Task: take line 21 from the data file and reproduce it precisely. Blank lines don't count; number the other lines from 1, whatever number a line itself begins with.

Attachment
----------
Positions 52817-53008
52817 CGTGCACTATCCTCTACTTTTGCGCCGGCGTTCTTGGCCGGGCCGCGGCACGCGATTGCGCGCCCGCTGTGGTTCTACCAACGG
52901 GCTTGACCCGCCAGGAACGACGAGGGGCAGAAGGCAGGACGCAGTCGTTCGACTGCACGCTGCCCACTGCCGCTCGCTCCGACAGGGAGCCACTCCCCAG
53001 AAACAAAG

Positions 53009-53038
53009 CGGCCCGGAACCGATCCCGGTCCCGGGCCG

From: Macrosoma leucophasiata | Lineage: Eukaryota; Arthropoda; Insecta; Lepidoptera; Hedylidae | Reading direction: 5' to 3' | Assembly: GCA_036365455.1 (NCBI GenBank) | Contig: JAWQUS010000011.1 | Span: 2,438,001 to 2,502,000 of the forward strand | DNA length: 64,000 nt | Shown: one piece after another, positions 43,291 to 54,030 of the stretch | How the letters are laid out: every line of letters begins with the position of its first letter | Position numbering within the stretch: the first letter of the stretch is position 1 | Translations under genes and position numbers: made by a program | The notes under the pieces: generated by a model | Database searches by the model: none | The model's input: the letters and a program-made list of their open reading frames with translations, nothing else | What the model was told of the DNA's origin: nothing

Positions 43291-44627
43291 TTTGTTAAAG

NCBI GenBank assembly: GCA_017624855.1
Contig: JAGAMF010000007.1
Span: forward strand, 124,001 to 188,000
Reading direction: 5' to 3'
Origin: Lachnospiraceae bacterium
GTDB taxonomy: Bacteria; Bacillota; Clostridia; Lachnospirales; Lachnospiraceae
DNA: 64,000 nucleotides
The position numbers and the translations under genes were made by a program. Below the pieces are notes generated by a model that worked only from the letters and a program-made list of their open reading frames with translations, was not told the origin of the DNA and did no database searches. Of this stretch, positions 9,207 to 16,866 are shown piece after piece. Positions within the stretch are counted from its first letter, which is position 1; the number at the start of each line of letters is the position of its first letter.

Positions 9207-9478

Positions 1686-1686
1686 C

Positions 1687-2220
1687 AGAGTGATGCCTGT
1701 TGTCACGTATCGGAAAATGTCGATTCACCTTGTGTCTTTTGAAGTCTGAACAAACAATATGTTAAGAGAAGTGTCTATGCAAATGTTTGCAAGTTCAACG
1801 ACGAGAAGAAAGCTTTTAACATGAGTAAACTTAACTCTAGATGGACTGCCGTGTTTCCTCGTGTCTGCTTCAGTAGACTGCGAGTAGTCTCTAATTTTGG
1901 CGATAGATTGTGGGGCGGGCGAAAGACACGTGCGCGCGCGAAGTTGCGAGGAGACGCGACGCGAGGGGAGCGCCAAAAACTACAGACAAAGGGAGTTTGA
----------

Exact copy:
Positions 1687-2220